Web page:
A few weeks ago, a group of Utah Filmmakers called Wheel of 9 Productions released a Wheel of Time fan film called Flight From Shadow. The 20-minute film is based on the chapter from The Eye of the World entitled Four Kings in Shadow. It features a strong cast of actors, strong visual effects, and outstanding costume and production design. While some aspects of the movie deviated slightly from the books, there's no denying that the film was crafted with a loving hand by a group of fans who cared deeply for Robert Jordan's work.
Some of the Dragonmount staff has had a chance to meet these filmmakers, so we decided to ask them some questions.
DM: Tell us a little about you and your core team and your backgrounds.
Wheel of 9: Our team is comprised of a very diverse group from the artisan and filmmaking communities in Utah. Those of us who came together to create Flight From Shadow represent what I think are some of the very best our state and community has to offer. Ranging from Emmy Award-winning filmmakers to nationally recognized artisans, our group’s individual resumes are too numerous to list here in full. Abbreviated versions will be available on the Wheel of 9 website under the cast and crew bio section plus searchable through Flight From Shadow’s imdb.com page.
DM: How did you decide to make a Wheel of Time fan film?
Wo9: We decided that we wanted to do something to showcase Utah talent, especially artisan talent. The two most challenging genres are science fiction and fantasy because you can’t leave anything un-conceptualized. We decided on fantasy, because at the time, The Hobbit was coming and there was a lot of interest in the fantasy genre. When considering material to be translated into film, we looked at the top contributors to the genre and since Narnia, The Hobbit and Lord of the Rings were already being tackled, we decided to undertake a Wheel of Time - inspired project because there are so many Robert Jordan and Wheel of Time fans in our community. The biggest part is that the material was untouched and it gave us the freedom to delve into it without being derivative.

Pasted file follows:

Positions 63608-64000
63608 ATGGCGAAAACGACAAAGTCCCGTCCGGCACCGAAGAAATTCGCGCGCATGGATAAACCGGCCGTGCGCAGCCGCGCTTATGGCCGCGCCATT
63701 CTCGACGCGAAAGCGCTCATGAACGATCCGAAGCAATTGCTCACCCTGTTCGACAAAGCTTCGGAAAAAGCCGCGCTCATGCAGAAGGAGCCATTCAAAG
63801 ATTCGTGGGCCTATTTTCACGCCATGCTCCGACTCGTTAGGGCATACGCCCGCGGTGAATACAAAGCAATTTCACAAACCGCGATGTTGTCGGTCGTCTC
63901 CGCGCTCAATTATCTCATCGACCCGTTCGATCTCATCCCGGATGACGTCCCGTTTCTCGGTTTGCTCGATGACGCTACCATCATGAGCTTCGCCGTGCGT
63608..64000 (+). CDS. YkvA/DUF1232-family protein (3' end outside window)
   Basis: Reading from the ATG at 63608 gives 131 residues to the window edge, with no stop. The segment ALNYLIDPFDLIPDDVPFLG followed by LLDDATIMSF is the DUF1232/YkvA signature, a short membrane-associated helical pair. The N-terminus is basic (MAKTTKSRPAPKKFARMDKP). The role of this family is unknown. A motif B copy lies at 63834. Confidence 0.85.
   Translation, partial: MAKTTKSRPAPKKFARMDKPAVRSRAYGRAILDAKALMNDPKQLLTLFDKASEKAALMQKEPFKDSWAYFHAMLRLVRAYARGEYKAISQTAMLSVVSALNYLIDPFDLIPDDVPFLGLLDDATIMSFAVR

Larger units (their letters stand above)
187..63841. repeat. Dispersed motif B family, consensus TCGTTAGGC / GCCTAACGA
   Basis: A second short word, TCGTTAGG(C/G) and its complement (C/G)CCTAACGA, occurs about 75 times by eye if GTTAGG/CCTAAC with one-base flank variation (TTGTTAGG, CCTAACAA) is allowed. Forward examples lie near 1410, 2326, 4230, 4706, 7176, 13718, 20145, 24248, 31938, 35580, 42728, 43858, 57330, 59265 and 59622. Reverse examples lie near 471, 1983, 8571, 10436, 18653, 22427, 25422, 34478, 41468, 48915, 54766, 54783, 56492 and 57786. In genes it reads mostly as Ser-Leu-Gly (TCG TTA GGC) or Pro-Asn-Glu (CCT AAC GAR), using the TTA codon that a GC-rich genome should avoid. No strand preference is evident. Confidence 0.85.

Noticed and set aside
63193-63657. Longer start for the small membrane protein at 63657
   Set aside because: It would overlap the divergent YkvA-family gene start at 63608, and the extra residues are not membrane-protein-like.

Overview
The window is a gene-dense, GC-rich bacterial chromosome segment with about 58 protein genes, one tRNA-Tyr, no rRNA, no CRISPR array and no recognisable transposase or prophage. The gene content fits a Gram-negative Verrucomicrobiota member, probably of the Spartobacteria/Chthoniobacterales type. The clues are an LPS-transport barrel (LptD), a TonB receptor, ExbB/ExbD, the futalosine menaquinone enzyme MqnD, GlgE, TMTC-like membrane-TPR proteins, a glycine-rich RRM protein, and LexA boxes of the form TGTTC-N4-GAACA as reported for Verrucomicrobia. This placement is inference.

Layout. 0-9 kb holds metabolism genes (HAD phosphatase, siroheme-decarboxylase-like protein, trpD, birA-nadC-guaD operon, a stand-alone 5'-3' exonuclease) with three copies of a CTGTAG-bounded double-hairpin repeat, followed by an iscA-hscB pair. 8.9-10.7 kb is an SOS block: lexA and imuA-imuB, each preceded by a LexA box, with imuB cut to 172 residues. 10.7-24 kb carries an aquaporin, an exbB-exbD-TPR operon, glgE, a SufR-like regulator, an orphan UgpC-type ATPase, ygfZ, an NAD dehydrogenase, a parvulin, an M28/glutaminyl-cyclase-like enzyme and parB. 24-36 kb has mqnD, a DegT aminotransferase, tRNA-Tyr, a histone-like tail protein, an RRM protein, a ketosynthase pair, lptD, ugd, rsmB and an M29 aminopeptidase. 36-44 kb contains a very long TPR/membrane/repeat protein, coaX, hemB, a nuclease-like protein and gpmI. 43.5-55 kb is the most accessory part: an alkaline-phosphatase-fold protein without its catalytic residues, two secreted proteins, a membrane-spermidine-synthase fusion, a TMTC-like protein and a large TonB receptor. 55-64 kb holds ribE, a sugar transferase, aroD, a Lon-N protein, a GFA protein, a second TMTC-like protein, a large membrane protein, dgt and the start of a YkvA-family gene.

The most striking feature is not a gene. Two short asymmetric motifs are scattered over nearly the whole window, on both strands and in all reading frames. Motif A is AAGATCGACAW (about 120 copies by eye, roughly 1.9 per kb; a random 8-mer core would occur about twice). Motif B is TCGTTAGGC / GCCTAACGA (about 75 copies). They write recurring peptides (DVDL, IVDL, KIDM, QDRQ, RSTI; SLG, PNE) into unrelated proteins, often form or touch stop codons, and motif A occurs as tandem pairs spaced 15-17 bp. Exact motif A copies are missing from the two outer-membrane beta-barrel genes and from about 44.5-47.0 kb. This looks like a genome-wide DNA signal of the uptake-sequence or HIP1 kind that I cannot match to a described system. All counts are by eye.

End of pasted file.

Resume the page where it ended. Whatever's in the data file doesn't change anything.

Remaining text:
DM: What made you choose this specific chapter from Eye of the World?
Wo9: We chose this chapter because, despite the fact that many things are already in play, it is the first real time that Rand manifests the One Power. We thought that it was an exciting point in the plot and one which the fans would identify with. It was also a character-contained portion of the story where we didn’t have too large of a cast to deal with. Larger cast means more budget.
DM: Tell us more about the Myrddraal costume?
Wo9: The Myrddraal costume was developed and designed by both David Powell and myself. We really went to great lengths to create something which was consistent with the descriptions in the book but was not a reflection of the copiously available fan art. Due to the recent Harry Potter films, we avoided the more snakelike features which some fans have come to expect. We didn’t want him looking like Voldemort. Also, we wanted to avoid too close of an association with Peter Jackson’s interpretation of the Wringwraiths. It was a tall order. So we decided to go for a look consistent with a Myddrraal still in the early stages of transformation. This character also presented us with one of our first substantial challenges in translating Jordan’s work to screen. To create a non-moving cloak, especially within our budgetary constraints, was not only nearly impossible but ultimately not terribly cinematic. With greater time and budget it probably could be accomplished but not within the context of this project. Our apologies to the orthodox fans.
DM: You added a member Red (Black) Ajah to this story. Tell us about the reasoning behind that decision.